The self-isolation advice for people with coronavirus (COVID-19) has changed as of today (December 22).
It is now possible to end self-isolation after 7 days, following 2 negative LFD tests taken 24 hours apart. The first LFD test should not be taken before the sixth day.
Those who leave self-isolation on or after day 7 are advised to limit close contact with other people in crowded or poorly ventilated spaces, work from home and minimise contact with anyone who is at higher risk of severe illness if infected with COVID- 19.
There is no change to the guidance for unvaccinated contacts of positive COVID-19 cases, who are still required to self-isolate for 10 full days after their date of exposure to the virus.
Analysis by the UK Health Security Agency (UKHSA) suggests that a 7-day isolation period alongside 2 negative lateral flow test results has nearly the same protective effect as a 10-day isolation period without LFD testing for people with COVID-19.
Government says the new approach reflects latest evidence on how long cases transmit the virus for, and supports essential public services and supply chains over the winter, while still limiting the spread of the virus.
Officials say studies also demonstrate that LFD tests are just as sensitive at detecting the Omicron variant, as they are for Delta.
Existing public health measures remain in place including:
- staying at home if you feel unwell
- get a test if you experience any COVID-19 symptoms
- wear a face covering in crowded, enclosed spaces
- work from home if possible
- maintain social distancing and regular hand washing
- take up the offer of the free COVID-19 vaccine
Dr Jenny Harries, Chief Executive of UKHSA, said: “COVID-19 is spreading quickly among the population and the pace at which Omicron is transmitting may pose a risk to running our critical public services during winter. This new guidance will help break chains of transmission and minimise the impact on lives and livelihoods. It is crucial that people carry out their LFD tests as the new guidance states and continue to follow public health advice.
“As always, we urge everyone who is eligible to get their booster jab without delay, wear a mask in crowded spaces, on public transport and in shops, wash your hands regularly and ventilate rooms well. If you have any COVID-19 symptoms stay at home and get a PCR test as soon as possible.”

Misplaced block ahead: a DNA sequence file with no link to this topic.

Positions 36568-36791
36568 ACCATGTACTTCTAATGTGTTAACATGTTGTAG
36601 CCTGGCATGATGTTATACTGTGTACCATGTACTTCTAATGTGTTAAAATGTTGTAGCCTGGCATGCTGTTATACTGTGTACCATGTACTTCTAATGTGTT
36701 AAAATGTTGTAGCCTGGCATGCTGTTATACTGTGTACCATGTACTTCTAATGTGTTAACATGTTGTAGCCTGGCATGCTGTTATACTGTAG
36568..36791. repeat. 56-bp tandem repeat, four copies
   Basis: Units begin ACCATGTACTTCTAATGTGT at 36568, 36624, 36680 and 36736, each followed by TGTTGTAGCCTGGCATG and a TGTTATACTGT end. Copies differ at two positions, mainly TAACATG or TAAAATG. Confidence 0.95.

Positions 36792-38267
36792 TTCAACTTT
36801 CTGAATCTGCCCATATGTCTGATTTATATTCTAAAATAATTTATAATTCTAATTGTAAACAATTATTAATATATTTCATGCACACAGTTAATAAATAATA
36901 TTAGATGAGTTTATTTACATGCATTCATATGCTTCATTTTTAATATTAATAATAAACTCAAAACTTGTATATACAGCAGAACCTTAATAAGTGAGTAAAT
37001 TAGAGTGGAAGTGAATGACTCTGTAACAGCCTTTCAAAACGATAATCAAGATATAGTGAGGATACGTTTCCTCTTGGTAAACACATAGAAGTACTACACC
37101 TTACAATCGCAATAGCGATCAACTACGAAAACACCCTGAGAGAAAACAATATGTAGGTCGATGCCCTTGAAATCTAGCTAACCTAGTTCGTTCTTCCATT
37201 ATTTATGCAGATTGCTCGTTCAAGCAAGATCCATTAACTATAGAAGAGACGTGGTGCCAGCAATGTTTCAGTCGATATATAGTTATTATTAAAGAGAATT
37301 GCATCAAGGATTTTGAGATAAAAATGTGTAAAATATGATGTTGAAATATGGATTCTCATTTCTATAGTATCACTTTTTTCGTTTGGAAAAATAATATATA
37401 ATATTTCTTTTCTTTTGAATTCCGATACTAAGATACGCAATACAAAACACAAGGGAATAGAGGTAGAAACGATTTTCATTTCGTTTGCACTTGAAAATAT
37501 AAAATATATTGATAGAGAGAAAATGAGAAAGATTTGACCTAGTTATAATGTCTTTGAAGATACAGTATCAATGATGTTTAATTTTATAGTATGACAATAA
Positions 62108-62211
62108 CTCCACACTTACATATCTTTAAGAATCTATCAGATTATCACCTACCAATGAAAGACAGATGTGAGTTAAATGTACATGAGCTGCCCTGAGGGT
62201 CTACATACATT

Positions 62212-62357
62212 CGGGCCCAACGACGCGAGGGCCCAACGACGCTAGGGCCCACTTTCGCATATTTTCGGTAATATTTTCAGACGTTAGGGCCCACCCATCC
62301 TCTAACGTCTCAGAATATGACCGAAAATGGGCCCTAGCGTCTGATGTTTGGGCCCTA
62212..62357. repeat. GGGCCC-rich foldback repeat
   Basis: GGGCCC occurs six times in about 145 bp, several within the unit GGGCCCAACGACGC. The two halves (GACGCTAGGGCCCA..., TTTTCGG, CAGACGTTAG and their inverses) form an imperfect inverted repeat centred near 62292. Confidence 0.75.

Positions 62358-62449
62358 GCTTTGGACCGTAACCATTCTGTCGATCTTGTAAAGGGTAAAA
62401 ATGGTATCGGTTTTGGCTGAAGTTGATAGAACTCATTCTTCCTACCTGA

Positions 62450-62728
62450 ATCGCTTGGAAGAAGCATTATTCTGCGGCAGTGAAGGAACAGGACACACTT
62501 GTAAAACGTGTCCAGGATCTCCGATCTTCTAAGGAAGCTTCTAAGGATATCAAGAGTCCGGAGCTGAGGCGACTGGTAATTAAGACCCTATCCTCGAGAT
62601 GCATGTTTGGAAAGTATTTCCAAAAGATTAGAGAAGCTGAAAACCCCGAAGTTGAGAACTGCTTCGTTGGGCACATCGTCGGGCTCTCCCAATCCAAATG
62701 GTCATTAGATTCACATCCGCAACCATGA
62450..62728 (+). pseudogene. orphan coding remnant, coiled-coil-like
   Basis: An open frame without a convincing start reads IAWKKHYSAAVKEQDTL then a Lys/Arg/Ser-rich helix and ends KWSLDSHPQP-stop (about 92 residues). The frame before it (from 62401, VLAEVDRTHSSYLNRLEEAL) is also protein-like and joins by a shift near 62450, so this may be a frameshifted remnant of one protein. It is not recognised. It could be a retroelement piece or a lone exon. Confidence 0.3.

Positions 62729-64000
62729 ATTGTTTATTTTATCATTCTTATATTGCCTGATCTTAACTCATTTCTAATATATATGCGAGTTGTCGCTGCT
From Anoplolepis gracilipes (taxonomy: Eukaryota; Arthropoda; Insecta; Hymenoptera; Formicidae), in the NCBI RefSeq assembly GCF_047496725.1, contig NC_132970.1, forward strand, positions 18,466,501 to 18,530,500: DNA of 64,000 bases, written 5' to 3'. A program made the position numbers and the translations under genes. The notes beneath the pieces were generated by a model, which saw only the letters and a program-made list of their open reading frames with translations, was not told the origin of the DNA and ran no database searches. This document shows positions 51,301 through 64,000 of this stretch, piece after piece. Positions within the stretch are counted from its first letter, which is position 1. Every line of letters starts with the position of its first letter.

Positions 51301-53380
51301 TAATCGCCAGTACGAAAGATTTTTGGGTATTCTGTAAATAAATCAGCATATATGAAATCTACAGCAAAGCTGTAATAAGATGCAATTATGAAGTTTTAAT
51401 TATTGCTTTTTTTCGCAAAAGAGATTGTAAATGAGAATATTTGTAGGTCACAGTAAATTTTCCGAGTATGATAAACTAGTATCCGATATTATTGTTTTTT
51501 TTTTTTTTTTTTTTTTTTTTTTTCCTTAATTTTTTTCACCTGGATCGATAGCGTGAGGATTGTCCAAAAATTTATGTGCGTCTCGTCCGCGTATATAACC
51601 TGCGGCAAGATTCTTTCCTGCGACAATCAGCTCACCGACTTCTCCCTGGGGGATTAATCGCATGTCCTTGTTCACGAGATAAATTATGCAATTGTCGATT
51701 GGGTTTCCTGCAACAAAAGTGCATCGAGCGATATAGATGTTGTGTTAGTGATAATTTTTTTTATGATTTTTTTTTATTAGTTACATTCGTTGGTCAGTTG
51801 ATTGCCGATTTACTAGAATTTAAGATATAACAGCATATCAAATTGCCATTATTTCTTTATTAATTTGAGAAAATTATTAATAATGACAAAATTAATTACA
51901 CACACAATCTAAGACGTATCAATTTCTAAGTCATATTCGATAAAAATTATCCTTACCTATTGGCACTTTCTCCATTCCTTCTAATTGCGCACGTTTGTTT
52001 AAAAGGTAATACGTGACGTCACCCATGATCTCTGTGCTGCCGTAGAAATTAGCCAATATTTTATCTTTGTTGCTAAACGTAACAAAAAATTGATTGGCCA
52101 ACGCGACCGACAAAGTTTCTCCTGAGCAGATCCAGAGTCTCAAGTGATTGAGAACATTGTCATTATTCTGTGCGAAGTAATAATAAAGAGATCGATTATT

If you are fully vaccinated or aged under 18 years and 6 months, and you live in the same household as someone with COVID-19, you are not legally required to self-isolate. However, you are strongly advised to take an LFD test every day for 7 days, and to self-isolate if any of these test results is positive
People are deemed to be fully vaccinated 14 days after having received 2 doses of an approved vaccine (such as Pfizer/BioNTech, AstraZeneca or Moderna/Spikevax) or one dose of the single-dose Janssen vaccine.
People who are not double-jabbed and come in close contact with a positive case must still isolate for a full 10 days.
You may be entitled to a one-off payment of £500 through the NHS Test and Trace Support Payment scheme if you are legally required to stay at home and self-isolate or you are the parent or guardian of a child who has been told to self-isolate.
This is a government now with no power to tell us what to do anymore. We would have been locked down for Christmas if all the leaks of Christmas parties last year hadn’t come out
The public should not need telling- they should by now know how to behave sensibly to help keep themselves and others as safe as possible. Some members of parliament should not be regarded as role models but as bad examples.
I see the split infinitives are out in force (not a band by the way!)
Can you get tests for those, too?
A problem with LFTs is that they’re self administered and self reported.
The temptation must be very high to report the result you want to see, rather than the one you’ve actually got.